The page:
Smoking Cessation in Cancer Care Settings

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Smoking Causes Cancer

Patient getting counseling from a doctor.

One out of every three cancer deaths in the U.S. is related to cigarette smoking. Smoking causes 12 types of cancer, including cancers of the lung, larynx, oral cavity and pharynx, esophagus, pancreas, bladder, stomach, liver, colon and rectum, kidney and renal pelvis, cervix, and acute myeloid leukemia (AML). Additionally, secondhand smoke exposure causes lung cancer.

Research shows that, in both patients with cancer and cancer survivors, smoking:

  • Increases the risk of death, including death from cancer.
  • Increases the risk for development of additional primary cancers which are smoking-related.
  • May increase risk of cancer recurrence.
  • May result in poorer treatment response and increased treatment-related toxicity.

 

Smoking cessation protects against cancer and benefits both patients with cancer and cancer survivors. Healthcare professionals, particularly those in oncology care, should treat patients’ tobacco use and dependence.

Smoking and Cancer - What Healthcare Professionals Need to Know

Smoking Causes Cancer

Smoking cessation protects against cancer and benefits both patients with cancer and cancer survivors. Healthcare professionals, particularly those in oncology care, should treat patients’ tobacco use and dependence.

Patient getting counseling from a doctor.

One out of every three cancer deaths in the U.S. is related to cigarette smoking. Smoking causes 12 types of cancer, including cancers of the lung, larynx, oral cavity and pharynx, esophagus, pancreas, bladder, stomach, liver, colon and rectum, kidney and renal pelvis, cervix, and acute myeloid leukemia (AML). Additionally, secondhand smoke exposure causes lung cancer.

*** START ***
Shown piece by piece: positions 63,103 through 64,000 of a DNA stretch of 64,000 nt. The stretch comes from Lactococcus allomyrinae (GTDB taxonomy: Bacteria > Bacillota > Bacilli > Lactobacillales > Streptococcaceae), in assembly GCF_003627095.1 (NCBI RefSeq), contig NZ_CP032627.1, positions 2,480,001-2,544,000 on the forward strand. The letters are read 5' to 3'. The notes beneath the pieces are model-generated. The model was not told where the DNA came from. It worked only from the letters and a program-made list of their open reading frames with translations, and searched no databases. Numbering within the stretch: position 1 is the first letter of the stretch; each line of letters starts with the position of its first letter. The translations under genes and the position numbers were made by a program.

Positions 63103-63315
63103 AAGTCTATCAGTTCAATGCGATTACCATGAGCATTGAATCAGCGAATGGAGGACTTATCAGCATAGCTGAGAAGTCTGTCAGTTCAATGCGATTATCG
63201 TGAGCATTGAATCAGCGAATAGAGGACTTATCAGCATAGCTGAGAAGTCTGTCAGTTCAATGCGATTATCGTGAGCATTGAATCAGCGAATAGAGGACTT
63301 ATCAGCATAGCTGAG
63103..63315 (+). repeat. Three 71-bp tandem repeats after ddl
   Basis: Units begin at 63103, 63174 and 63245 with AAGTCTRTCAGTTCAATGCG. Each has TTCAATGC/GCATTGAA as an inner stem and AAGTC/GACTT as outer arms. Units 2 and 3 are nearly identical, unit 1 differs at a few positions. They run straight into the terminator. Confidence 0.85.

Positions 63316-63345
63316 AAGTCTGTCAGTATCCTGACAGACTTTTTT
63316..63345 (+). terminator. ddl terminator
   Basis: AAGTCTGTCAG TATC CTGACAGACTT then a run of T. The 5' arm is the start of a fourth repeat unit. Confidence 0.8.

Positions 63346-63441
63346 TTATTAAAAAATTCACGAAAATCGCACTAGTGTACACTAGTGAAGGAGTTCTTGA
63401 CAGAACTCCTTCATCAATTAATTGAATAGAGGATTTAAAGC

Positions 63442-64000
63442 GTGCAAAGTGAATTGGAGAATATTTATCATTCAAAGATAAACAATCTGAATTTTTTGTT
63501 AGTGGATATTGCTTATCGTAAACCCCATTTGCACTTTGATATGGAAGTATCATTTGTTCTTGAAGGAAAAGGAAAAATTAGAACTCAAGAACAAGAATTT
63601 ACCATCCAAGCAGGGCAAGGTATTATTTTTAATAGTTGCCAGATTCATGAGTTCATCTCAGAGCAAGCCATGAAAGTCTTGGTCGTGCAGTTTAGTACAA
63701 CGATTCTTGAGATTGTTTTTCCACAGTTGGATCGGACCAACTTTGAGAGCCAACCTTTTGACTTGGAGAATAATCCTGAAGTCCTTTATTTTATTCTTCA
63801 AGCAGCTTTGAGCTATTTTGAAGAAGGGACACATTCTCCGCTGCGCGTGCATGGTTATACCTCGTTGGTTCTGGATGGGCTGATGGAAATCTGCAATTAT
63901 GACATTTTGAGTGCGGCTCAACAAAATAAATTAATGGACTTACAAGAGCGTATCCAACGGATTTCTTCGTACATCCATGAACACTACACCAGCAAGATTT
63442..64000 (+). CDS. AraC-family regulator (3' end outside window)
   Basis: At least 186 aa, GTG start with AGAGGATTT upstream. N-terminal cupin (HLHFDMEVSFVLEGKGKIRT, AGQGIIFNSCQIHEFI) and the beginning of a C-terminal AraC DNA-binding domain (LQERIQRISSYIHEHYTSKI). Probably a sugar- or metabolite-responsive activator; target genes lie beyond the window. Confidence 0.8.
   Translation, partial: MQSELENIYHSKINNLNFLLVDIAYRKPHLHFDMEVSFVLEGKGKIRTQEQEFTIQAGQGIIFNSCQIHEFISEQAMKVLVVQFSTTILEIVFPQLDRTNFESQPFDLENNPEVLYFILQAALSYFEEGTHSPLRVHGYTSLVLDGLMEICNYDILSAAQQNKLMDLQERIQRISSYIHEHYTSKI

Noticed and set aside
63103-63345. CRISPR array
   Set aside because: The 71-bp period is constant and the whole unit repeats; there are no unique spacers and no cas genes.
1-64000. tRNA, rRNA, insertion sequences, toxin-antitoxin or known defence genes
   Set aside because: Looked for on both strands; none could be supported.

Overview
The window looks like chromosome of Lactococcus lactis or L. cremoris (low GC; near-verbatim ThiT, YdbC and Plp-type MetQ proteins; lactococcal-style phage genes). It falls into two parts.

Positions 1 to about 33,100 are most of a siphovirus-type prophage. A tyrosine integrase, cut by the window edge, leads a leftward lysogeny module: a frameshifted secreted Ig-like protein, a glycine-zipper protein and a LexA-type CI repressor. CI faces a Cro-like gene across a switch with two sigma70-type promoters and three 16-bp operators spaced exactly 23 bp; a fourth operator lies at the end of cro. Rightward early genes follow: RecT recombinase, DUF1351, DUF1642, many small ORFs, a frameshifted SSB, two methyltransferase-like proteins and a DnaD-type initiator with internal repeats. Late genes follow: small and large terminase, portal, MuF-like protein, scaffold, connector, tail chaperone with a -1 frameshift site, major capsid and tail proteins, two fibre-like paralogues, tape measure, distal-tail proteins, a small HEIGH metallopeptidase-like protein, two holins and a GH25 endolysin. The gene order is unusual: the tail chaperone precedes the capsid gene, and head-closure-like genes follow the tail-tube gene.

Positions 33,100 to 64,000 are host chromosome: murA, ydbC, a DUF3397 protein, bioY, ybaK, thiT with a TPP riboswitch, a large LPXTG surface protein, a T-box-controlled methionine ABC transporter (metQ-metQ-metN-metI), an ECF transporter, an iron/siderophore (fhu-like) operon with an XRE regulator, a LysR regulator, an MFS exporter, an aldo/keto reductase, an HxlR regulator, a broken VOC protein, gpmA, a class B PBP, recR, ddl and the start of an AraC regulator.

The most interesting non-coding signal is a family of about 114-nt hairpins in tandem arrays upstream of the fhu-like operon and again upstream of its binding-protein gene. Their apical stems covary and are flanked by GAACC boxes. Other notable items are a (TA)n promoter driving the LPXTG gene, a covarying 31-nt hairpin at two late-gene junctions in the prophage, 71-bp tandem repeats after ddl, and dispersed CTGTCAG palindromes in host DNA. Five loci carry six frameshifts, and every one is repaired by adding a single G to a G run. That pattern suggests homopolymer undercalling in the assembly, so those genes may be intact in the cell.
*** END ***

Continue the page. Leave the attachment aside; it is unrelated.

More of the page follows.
Research shows that, in both patients with cancer and cancer survivors, smoking:

  • Increases the risk of death, including death from cancer.
  • Increases the risk for development of additional primary cancers which are smoking-related.
  • May increase risk of cancer recurrence.
  • May result in poorer treatment response and increased treatment-related toxicity.

 

Smoking and Cancer - What Healthcare Professionals Need to Know

Smoking Cessation Protects Against Cancer

Smoking cessation is one of the most important actions people who smoke can take to improve their health and reduce their risk for cancer.This is true for all people who smoke, regardless of age or smoking duration and intensity. For patients with cancer, studies suggest that quitting smoking can significantly reduce mortality and improve their prognosis.

The cancer-related benefits of smoking cessation include:

  • chevron circle right solid iconReduces the risk of 12 different types of cancer, including lung, larynx, oral cavity and pharynx, esophagus, pancreas, bladder, stomach, colon and rectum, liver, cervix, kidney, and acute myeloid leukemia (AML).
  • chevron circle right solid iconAfter cessation, the risk of developing cancer (compared to continued smoking) drops over time:
    • 5 to 10 years after quitting: added risk* of cancers of the larynx, oral cavity, and pharynx drops by half.
    • 10 years after quitting: risk of cancers of the bladder, esophagus, and kidney decreases.
    • 10 to 15 years after quitting: added risk* of lung cancer drops by half.
    • 20 years after quitting: risk of cancers of the larynx, oral cavity, pharynx, and pancreas drops to close to that of someone who does not smoke.
    • 20 years after quitting: added risk* of cervical cancer drops by about half.

*The added risk of cancer above that of the general population which is linked to smoking.

Smoking cessation also benefits patients with cancer:

  • chevron circle right solid iconImproves the prognosis of patients with cancer.
  • chevron circle right solid iconMay improve all-cause mortality in patients with cancer.